Tachycardia was recorded in 39 patients (10%) during anesthesia induction, with STACH accounting for 38 and SVT in one patient. When tachycardia was analyzed based on route of anesthesia administration, a significantly higher number of patients that had IH anesthesia, 22/103 (21%) developed tachycardia compared to 16/275 (6%) that had IV [p<0.0001] (Table 2). In the IH group, 1 patient developed SVT as well. Upon further analysis of those with STACH, it was noted to occur more frequently in male patients (13%) compared to female patients (5%) [p = 0.0237].

Arrhythmias during anesthesia induction Intravenous anesthesia Inhalational anesthesia p value
Sinus tachycardia 16 2200% <0.0001
SVT 0 1  

Table 2: Arrhythmias during anesthesia induction.

Another group that had relatively frequent episodes of tachycardia during anesthesia induction was those with WPW. In this cohort of patients, 17/114 (15%) had STACH and 1 had SVT (Table 3). In those with concealed pathway 18/129 (14%) developed STACH and only 2/99 (2%) AVNRT patients developed STACH during anesthesia induction [p = NS].

Indications for EP study SVT during anesthesia induction Sinus tachycardia during anesthesia induction
WPW 100% 17 (114)
Concealed pathway 0% 18 (129)
AVNRT 0 2 (99)
Others 0% 1 (36)

Table 3: Indications for EP study.


Due to the complexity of a pediatric EPS and for the safety and comfort of children during these procedures, the use of pediatric anesthesia is becoming more widespread. Instead of utilizing any anesthetic agent for pediatric EPS, the optimal anesthetic agent should have minimal effect on cardiac conduction tissue specifically in both the normal atrioventricular conduction system and in the accessory pathway(s) and that anesthetic agents should adequately suppress the sympathetic responses to induction and stimulation to allow predictable progression of procedure.

Multiple anesthetic agents have been reported that would allow rapid titrations to prevent unwanted responses and make patients comfortable. Much has been published about potential side effects of these anesthetic agents on cardiac and accessory pathway conduction during EPS [7-12], but little is published about the potential cardiovascular side effects of anesthetic agents during induction and their propensity to induce any type of tachycardia during anesthesia induction.

This study illustrated the incidence of tachycardia during anesthesia induction. The patients receiving IH anesthesia during induction experienced significantly more sinus tachycardia (21%) when compared to those that received IV anesthesia agents (6%) [p<0.0001]. This may be due to a higher incidence of hemodynamic disturbances like hypotension, peripheral vasodilatation, a decrease in cardiac output due to depressed myocardial contractility leading to hypotension, or secondary to cardiac conduction tissue sensitization to IH agents. In addition, isoflurane and desflurane are also known to produce a dose dependent increase in heart rate [7-12].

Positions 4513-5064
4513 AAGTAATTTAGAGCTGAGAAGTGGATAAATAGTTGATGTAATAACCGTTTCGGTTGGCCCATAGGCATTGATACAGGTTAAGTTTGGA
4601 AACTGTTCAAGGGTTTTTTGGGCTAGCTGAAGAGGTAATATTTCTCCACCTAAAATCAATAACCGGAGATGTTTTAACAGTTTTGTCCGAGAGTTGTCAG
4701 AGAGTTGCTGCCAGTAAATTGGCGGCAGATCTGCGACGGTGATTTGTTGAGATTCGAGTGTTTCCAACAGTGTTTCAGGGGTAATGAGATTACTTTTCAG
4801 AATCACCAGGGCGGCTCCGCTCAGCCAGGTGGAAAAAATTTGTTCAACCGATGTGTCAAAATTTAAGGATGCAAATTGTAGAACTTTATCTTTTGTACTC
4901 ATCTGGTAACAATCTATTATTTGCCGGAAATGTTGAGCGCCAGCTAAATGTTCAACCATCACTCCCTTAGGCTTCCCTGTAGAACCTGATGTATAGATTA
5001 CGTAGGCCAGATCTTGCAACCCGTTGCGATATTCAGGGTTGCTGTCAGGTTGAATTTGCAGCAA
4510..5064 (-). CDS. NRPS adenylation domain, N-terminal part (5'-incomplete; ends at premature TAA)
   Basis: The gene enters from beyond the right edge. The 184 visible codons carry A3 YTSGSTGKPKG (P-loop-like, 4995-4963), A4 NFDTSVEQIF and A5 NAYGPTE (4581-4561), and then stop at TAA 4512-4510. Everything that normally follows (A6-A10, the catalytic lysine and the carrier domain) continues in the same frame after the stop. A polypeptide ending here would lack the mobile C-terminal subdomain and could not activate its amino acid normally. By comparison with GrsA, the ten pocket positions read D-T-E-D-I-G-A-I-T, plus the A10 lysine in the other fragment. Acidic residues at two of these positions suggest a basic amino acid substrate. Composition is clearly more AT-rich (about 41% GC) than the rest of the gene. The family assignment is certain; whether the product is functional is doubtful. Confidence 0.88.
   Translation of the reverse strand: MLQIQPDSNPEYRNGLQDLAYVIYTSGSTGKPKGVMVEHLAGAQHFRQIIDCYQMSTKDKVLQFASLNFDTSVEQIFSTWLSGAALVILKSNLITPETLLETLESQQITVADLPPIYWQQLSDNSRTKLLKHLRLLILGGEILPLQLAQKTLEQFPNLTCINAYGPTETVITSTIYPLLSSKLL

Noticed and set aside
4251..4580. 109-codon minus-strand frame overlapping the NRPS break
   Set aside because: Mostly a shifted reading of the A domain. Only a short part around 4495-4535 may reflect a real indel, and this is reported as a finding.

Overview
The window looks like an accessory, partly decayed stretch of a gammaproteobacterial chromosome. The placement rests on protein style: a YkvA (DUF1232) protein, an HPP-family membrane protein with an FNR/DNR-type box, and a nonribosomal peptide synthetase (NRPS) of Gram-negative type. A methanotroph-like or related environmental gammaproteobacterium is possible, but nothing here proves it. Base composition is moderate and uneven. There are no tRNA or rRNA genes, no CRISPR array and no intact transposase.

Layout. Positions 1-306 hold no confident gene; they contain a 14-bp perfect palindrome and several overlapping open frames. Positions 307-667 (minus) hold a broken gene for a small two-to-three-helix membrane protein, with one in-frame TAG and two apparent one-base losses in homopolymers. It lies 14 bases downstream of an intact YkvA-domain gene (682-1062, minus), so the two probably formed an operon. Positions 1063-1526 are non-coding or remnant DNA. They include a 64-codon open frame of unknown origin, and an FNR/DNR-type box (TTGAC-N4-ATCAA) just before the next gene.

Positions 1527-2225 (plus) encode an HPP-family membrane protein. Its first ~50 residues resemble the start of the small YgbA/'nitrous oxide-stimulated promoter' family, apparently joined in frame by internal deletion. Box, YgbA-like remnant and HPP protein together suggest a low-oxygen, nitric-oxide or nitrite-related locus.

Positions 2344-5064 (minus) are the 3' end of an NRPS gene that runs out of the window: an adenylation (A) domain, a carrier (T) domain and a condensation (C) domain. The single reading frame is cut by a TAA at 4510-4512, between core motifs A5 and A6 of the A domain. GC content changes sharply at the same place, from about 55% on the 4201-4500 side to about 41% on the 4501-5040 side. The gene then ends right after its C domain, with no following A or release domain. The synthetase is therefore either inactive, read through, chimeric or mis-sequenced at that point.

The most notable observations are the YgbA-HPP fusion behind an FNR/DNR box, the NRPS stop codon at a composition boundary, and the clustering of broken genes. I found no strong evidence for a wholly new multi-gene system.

Induction using an IV anesthetic agent caused significantly less tachycardia when compared to inhalational agents [p<0.0001]; suggesting potentially less arrhythmogenic effects of propofol and ketamine on the electrophysiological properties of normal and accessory pathway conducting system. A number of studies have demonstrated less cardiovascular side effects of propofol on conduction properties of normal and accessory pathways in patients with WPW syndrome during adult EP studies [7-12]. One study showed successful use of propofol for EP study for treatment of tachyarrhythmias except for atrial ectopic tachycardia [5,6]. Halogenated anesthetic agents (sevoflurane, isoflurane and desflurane) have resulted in prolongation of the repolarization time of the heart leading to QTc prolongation and induction of arrhythmias in various studies [4,8,11]. Isoflurane has also been reported to increase the antegrade accessory pathway effective refractory period in children with WPW [11]; however, effects on the AV nodal conduction time were not reported [8,11].

Based on the results from this study, SVT occurrence during anesthesia induction is rare (1/376). The use of IH anesthetic agents increased the occurrence of STACH during anesthesia induction, and therefore, these agents should be used with caution in patients where tachycardia can affect the hemodynamic stability or ability to perform the EP study. The reasons may be secondary to a decrease in peripheral vascular resistance, dehydration, or direct effect of the inhalational agent on the cardiac conduction tissue. Further molecular and basic science studies are needed to better define the direct effects of inhalational agents on sino-atrial nodal tissue.


Sinus tachycardia (STACH) is seen in 10% of pediatric patients undergoing EP study during anesthesia induction. SVT occurrence during anesthesia induction is rare, occurring in less than 1% of all cases. Inhalational anesthesia use has more risk of developing sinus tachycardia during induction compared to Intravenous agents. Those patients with WPW have double the risk of developing sinus tachycardia when compared to non-WPW patients. Male patients undergoing EP studies under general anesthesia have a significantly higher risk of developing STACH.